Difference between revisions of "Circuit Interrupters And X10"

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GFCI outlets will significantly absorb or block X10 signals. Consider using a spare [[TM751]] module controlled via remote; you can use [[ActiveHome Pro]] to control that device via [[Setting the CM15A to Send RF Commands|timed radio commands]].
 
GFCI outlets will significantly absorb or block X10 signals. Consider using a spare [[TM751]] module controlled via remote; you can use [[ActiveHome Pro]] to control that device via [[Setting the CM15A to Send RF Commands|timed radio commands]].
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[[category: Frequently asked questions]]
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[[category: Hardware]]
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[[category: Troubleshooting]]

Revision as of 23:27, 15 April 2014

Question

I have n GFI / GFCI outlet- can I control this with X10?

I have an arc-fault circuit breaker- can I control devices on this breaker with X10?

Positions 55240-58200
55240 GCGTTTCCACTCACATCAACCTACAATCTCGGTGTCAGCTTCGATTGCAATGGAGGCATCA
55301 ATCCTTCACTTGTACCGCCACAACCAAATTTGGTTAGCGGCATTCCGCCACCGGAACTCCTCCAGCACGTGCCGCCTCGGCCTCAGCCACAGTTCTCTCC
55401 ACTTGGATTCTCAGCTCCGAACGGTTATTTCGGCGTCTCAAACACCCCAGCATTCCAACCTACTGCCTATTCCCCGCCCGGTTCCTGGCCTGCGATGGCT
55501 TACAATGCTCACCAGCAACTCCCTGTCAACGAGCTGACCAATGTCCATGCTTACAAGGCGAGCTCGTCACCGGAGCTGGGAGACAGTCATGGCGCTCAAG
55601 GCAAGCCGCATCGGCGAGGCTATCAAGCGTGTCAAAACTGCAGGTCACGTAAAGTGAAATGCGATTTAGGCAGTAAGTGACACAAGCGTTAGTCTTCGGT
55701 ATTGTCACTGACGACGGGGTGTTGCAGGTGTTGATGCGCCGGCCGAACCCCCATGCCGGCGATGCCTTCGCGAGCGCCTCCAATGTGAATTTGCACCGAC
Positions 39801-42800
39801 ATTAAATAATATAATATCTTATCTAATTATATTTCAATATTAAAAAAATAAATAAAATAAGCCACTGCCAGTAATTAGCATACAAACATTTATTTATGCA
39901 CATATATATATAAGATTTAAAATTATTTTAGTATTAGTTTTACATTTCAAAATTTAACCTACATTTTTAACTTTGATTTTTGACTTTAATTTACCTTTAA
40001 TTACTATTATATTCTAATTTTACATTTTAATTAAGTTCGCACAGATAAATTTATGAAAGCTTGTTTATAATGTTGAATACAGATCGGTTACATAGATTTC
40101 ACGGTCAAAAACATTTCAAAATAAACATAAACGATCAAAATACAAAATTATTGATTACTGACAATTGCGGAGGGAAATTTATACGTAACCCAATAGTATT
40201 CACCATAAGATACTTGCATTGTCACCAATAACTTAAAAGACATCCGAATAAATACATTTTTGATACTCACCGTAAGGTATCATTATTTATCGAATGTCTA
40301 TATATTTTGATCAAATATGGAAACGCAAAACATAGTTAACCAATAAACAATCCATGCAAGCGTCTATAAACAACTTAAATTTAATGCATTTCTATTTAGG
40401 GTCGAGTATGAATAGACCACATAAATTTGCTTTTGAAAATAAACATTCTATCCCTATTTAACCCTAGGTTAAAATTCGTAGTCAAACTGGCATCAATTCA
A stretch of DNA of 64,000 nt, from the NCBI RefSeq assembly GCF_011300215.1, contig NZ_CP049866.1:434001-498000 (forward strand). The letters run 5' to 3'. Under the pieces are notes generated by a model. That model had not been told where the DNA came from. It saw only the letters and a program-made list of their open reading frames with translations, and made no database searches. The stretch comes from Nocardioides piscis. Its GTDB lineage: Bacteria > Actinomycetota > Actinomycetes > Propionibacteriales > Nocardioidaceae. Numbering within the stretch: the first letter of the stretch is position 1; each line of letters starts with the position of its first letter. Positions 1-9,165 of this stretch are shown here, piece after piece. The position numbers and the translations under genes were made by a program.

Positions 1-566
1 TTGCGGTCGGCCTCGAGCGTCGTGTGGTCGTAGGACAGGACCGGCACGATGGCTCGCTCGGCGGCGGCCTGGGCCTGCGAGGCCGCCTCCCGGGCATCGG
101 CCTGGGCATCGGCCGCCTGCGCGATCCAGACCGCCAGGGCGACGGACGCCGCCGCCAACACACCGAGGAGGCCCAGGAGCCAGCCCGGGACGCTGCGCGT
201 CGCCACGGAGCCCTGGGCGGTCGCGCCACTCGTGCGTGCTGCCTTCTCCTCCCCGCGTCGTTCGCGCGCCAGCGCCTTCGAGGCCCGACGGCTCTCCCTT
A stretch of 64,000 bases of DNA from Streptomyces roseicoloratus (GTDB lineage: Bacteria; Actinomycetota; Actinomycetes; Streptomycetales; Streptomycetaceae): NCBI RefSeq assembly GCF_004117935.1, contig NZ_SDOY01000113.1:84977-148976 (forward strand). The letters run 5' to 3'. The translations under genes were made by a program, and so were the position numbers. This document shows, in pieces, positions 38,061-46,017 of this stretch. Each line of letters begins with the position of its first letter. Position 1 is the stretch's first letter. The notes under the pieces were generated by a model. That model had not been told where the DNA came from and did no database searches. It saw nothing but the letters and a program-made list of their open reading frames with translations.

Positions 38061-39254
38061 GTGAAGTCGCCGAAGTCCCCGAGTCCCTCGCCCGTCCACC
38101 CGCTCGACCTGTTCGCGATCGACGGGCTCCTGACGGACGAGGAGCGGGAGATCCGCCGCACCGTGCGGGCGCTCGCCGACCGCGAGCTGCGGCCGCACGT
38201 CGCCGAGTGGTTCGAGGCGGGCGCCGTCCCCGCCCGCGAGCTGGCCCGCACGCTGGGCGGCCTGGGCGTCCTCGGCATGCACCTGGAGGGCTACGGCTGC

Answer

AFCIs vs. GFCIs

The arc-fault circuit interrupter (AFCI) should not be confused with the GFCI or ground fault circuit interrupter. The GFCI is designed to protect people from severe or fatal electric shocks while the AFCI protects against fires caused by arcing faults. The GFCI also can protect against some electrical fires by detecting arcing and other faults to ground but cannot detect hazardous across-the-line arcing faults that can cause fires.

A ground fault is an unintentional electric path diverting current to ground. Ground faults occur when current leaks from a circuit. How the current leaks is very important. If a person’s body provides a path to ground for this leakage, the person could be injured, burned, severely shocked, or electrocuted.

The National Electrical Code requires GFCI protection for receptacles located outdoors; in bathrooms, garages, kitchens, crawl spaces and unfinished basements; and at certain locations such as near swimming pools.

See http://www.cpsc.gov/CPSCPUB/PUBS/afcifac8.PDF for more information.

AFCIs

Generally, AFCI breakers will absorb some of the X10 powerline signal. Many customers have reported good results by adding an XPCR coupler-repeater at the breaker box. If you have ActiveHome Pro, you can install a TM751 module and use the procedure here to control devices on that breaker.

GFCIs

GFCI outlets will significantly absorb or block X10 signals. Consider using a spare TM751 module controlled via remote; you can use ActiveHome Pro to control that device via timed radio commands.